Please don't think I will ever give up olive oil or spices as just two examples of foods that are not grown in Michigan and can only be grown in warmer climates or other parts of the world. My point is that where we can grow and produce food locally, we should be doing do, and where we do, we should be buying it locally (i.e., not importing apple juice from China to serve in schools in Michigan when our state ranks right up there near the top of apple production in the US!).

Anyhow, enjoy the article about our garlic farm and perusing the other articles in this issue and back issues, too. Then hopefully you will find an edition that is closer to where you live and you can also enjoy exploring and supporting the food, farms, and farmers in your neck of the woods.

"Cultivate your life - you are what you grow - inch by inch, row by row"

Diana Dyer, MS, RD

Sunday, December 12, 2010

What's New? New Category - Birds

I don't know why I had not added "birds" as a category to the wide-range of topics I write about (or at least mention) on my blog.  Writing about my recent uplifting experience seeing what was most likely a very late migrating ruby-crowned kinglet at my farm this week (and my on-line community of birding friends in SE Michigan concur with my best guess), I have now gone back to find previous times I have written about birds, and 10 past posts are now ear-marked 'birds'. So if you are interested in my observations and rambles about this topic, you may click on the 'birds' category on the left side of my blog to read what I have previously written.

I have been a 'birder' since age 10. It is difficult to actually recollect what inspired me, but whatever it was 'hooked me' with a life-long hobby and enjoyment, with the emphasis on 'joy', wherever I have lived or traveled. My first birding guide is the classic Field Guide to Eastern Birds by Roger Tory Peterson, a 1960 edition. I have numerous other ones also, and once when friends were discussing "the latest best-seller book", they finally realized I was not participating in the discussion and asked what I was reading. They did not know quite what to say when I answered "I read field guides". :-)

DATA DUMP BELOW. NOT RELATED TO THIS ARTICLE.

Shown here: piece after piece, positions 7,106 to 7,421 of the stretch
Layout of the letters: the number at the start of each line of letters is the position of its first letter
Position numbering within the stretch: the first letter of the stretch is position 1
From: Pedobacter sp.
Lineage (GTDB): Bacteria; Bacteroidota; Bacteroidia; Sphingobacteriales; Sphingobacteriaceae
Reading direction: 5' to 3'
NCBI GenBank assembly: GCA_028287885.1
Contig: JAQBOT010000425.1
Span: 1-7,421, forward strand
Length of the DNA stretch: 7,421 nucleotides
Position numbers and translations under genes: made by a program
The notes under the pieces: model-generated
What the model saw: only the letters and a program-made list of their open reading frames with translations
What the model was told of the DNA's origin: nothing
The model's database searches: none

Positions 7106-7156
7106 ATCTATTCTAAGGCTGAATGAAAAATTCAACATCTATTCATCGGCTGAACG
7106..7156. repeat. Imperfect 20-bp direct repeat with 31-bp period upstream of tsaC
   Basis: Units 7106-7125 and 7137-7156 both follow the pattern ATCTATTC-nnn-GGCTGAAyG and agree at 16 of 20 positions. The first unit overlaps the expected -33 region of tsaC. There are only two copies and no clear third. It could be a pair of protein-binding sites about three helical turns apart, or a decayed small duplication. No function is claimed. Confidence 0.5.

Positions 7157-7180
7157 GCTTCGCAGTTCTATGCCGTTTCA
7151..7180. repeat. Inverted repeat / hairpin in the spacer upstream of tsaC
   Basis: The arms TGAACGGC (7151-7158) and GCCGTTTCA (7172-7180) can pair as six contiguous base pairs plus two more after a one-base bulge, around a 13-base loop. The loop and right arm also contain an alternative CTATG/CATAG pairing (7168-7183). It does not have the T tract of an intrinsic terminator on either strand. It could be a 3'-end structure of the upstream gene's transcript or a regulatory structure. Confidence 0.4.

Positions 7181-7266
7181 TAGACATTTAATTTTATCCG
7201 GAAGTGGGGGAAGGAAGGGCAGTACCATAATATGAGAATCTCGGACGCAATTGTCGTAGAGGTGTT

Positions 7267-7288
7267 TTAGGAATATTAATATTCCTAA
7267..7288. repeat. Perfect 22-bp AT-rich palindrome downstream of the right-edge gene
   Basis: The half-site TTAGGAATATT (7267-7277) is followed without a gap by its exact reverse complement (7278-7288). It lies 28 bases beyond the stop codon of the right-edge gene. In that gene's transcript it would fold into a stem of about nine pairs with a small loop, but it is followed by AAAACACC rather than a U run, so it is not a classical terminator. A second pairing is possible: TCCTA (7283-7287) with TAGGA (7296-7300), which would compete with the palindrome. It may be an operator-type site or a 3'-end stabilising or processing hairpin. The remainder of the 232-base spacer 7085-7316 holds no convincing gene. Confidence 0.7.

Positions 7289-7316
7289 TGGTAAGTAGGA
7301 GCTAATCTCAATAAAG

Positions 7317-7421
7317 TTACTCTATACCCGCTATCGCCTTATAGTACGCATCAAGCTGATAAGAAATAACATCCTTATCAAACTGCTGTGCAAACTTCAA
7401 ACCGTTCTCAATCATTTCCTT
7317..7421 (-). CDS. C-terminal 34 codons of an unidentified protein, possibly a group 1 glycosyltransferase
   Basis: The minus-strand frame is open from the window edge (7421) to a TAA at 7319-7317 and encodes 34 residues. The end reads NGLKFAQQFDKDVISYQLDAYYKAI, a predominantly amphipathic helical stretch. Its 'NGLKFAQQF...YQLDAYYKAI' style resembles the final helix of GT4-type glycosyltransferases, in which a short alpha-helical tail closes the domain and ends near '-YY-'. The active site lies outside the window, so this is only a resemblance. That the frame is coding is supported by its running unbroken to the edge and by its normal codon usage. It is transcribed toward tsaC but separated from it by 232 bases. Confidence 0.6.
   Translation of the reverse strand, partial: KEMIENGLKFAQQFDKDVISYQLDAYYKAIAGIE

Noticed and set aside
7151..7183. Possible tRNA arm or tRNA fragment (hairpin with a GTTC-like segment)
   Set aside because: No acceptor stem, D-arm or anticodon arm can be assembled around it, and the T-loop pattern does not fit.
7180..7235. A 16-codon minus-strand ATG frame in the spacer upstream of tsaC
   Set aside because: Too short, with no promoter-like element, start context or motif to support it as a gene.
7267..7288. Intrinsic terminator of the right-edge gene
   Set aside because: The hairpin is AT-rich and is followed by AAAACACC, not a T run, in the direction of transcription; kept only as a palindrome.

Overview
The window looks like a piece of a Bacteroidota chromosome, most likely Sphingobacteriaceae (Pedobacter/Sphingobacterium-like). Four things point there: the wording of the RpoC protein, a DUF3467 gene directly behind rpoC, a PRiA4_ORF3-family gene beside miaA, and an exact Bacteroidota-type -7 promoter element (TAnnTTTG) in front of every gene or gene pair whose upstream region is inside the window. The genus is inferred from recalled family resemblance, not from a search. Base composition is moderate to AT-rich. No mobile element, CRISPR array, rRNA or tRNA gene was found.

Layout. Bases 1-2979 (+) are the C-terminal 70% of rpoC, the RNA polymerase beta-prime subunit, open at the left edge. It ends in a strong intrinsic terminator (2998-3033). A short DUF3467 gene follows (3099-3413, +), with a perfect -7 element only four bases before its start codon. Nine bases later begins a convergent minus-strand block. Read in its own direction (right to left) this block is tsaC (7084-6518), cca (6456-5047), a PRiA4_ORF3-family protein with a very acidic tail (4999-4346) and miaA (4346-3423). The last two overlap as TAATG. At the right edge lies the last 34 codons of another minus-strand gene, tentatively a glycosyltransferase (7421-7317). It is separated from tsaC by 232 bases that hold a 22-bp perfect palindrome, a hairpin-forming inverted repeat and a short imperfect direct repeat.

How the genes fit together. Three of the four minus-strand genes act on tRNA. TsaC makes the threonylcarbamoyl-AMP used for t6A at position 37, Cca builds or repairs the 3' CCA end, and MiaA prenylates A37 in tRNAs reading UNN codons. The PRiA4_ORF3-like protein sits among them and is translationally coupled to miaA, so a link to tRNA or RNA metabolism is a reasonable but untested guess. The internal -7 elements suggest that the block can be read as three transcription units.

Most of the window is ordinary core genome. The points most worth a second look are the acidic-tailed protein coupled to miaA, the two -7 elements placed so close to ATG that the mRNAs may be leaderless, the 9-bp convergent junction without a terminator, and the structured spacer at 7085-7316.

I know that I am the person Aldo Leopold wrote about in the first sentence of the foreword to his  book A Sand County Almanac where he said,

"There are some who can live without wild things, and some who cannot." 

I cannot. Yet birds were just my entry point into learning about, appreciating, and caring for a much larger world, indeed a 'system' where everything is connected. In addition and perhaps more importantly, the other sentence in the foreword that has been my inspiration, indeed one of my life's touchstones, is

"When we see land as a community to which we belong, 
then we may begin to use it with love and respect."

By starting our farm, rehabilitating our land, both producing delicious food and providing a refuge for this tardy (or hardy!?) kinglet, we hope to contribute to both the joy and the health of our community. Everything about this process is life-giving. Yes, we have set backs and days of discouragement (like being told this week that we have two collapsing foundations - arghhhh!), but they are minor blips in the big system. We are not retreating to this farm to create a private sanctuary for ourselves. Instead, we are intentionally changing our little corner of the planet, with not just hopes, but a belief that we are one building block in a new system.

"You never change things by fighting the existing reality.
To change something, build a new model that makes the existing model obsolete."
~~ Buckminster Fuller 

My husband is at the farm today, plowing us out from our first snowstorm, and I am at our home doing snow-blowing and shoveling duty here. Our old dog Kaya is still with us. She can hardly walk, but she is still enjoying eating the snow and having a snowy nose.

(Photo: Kaya, our snow eater!)

 (Photo: Kaya with her snowy nose and back)

As I said in a previous post, my kinglet's visit was my tonic to get me through the cold snowy winter.  I really do hope it found enough sustenance at our farm to have the energy (and good sense!) to now be at least two days farther south. 

"Cultivate your life - you are what you grow - inch by inch, row by row"

Diana Dyer, MS, RD 

Friday, December 10, 2010

With a little help from my friends

Here is my best "mood-lifter" - wild birds. So yes, I was finally able to shake the sadness I have felt this week with a little help from my feathered friends, and one in particular.

As painting an upstairs bedroom at the farm, I kept glancing out of the window down at our newly installed backyard bird feeders. I was watching a tufted titmouse on the platform feeder, when (with the sun at just the right angle) I saw a flash of brilliant red, honestly like a diamond glinting in the light only red. Turning and expecting to see a male downy woodpecker with its little red spot on the back of its head having landed in the tree next to the feeder (and wondering how I missed something that big flying past me), instead I saw a teeny-tiny grayish bird fluttering through the branches of the tree that again clearly showed its small spot of ruby red feathers on the top of its head.